A puppy with a low prey drive and lots of training.
Or, as PP have suggested, a rescue who is good around cats.
I'd be worried about a large dog because of the size of our house and garden more than because of the cat. I would go for a lurcher if I thought the cat was safe because of the huge amount of them needing rescue, and the fact that they are quite lazy might suit the garden size!
I think a fostered dog that I know is ok with cats is probably the way to go.
To be honest I wouldn't be too worried about the relative size of the garden vs dog size. You're going to have to walk the dog daily regardless of size, so it's best to think of the garden as an area for toileting, mooching, sniffing and sunbathing - not serious exercise - and so long as there's a patch to lie on and stretch out in the sun, a dog can do that equally well regardless of size.
I've got a tiny concrete back yard that isn't amazing (needs must) but it wouldn't worry me having a big dog in it; the dog sitter's back garden is much better for dogs, but that's because it's full of grass, nature and smells, not because it's bigger.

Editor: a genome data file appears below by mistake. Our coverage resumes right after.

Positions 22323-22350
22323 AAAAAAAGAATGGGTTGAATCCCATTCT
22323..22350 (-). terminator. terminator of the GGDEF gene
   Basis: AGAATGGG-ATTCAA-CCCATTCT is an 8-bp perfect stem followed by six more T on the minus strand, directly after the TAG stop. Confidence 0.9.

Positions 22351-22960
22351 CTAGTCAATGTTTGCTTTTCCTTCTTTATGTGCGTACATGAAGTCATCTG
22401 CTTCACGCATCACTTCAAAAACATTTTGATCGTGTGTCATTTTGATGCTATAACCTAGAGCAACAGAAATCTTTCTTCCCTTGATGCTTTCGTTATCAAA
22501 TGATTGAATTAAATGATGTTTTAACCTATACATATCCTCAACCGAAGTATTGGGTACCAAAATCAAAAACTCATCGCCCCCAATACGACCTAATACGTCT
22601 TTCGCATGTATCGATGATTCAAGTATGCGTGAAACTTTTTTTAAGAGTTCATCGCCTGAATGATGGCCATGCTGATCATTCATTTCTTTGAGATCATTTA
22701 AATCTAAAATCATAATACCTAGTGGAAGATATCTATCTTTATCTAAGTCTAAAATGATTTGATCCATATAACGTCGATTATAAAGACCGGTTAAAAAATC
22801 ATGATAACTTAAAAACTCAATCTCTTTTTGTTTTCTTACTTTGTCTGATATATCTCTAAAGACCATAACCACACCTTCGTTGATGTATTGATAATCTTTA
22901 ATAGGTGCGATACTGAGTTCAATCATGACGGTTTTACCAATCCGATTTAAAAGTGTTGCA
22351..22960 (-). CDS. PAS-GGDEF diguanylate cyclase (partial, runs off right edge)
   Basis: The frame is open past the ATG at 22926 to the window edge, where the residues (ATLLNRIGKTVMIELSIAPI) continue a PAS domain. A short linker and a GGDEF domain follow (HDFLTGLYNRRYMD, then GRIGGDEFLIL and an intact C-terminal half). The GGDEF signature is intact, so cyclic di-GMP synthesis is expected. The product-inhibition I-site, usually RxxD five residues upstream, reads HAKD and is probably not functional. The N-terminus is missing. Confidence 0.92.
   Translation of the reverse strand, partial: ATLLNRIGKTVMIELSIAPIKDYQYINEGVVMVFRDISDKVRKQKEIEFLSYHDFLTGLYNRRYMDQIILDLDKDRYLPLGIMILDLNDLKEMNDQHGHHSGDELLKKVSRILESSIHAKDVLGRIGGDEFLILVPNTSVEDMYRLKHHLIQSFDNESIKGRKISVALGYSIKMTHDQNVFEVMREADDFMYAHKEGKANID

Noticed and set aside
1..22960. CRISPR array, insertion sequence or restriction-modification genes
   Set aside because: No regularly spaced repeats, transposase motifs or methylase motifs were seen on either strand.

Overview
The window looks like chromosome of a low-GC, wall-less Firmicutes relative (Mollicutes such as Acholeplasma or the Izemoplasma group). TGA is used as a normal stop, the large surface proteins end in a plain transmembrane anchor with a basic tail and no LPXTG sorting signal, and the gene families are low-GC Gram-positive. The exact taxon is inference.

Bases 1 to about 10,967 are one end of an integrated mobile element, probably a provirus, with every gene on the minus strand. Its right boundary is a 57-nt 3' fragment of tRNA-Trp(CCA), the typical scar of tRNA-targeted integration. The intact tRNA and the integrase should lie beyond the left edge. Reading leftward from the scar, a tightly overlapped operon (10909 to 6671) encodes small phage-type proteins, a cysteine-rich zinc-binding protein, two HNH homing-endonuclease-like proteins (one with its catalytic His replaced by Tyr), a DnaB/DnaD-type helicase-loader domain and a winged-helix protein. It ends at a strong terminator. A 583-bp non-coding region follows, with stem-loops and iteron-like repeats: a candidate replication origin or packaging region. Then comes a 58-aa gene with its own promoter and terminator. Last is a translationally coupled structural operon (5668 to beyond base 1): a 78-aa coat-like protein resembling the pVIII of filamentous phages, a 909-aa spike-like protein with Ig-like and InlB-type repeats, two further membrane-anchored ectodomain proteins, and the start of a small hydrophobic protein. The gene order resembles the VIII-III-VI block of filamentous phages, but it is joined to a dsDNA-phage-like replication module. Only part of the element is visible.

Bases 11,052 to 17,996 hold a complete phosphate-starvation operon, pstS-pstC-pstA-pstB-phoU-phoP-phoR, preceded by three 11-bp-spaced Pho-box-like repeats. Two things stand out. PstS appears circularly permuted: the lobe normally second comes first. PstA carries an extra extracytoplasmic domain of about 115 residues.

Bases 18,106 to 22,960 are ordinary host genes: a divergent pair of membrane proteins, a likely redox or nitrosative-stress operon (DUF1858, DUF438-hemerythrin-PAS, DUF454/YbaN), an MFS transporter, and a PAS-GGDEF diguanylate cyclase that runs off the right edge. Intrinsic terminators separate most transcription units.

Don't fall into a trap of believing that smaller dogs need less exercise than big ones - it's just not true!
If you adopt a rescue sighthound, a proper rescue organisation will send someone to your house to have a look and talk to you about your expectations for the dog. They will then find you a suitable match. With some of them you can also indicate which dogs you would be interested in. The main thing is that you need to make sure it's a good match.
Forgot to add:
Temperament is more important than size when it comes to small homes.
What you do need to consider is the costs. Larger breeds eat more and cost more in veteranian bills with regards to surgery and vaccinations. Furthermore, because they weigh more they may be more difficult to get to a vet if injured.
However, if the only obstacles are the cat and the size of your home and garden, they I would look only at temperament and cat-friendliness as your critieria for selecting a dog.